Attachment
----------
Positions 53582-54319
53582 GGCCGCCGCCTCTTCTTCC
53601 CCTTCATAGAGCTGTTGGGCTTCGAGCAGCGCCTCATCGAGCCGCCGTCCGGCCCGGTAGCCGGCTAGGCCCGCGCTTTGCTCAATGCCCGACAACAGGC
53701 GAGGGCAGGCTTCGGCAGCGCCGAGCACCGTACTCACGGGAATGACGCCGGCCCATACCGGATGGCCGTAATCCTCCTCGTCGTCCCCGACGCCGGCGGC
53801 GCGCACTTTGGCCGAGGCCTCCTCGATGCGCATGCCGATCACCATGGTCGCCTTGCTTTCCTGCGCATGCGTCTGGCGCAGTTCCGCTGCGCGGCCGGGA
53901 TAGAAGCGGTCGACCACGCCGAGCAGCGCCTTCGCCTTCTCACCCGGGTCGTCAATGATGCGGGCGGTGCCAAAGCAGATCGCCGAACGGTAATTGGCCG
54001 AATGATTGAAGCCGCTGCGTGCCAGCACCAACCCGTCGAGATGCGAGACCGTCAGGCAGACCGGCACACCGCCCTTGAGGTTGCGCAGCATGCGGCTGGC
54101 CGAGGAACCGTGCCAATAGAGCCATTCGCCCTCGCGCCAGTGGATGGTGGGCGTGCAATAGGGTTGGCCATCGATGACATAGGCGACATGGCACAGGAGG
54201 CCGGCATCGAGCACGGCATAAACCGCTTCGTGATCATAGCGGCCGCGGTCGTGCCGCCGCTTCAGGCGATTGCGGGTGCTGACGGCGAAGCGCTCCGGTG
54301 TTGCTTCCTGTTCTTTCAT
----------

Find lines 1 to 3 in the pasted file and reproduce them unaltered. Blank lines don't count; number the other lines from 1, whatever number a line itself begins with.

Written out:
Positions 53582-54319
53582 GGCCGCCGCCTCTTCTTCC
53601 CCTTCATAGAGCTGTTGGGCTTCGAGCAGCGCCTCATCGAGCCGCCGTCCGGCCCGGTAGCCGGCTAGGCCCGCGCTTTGCTCAATGCCCGACAACAGGC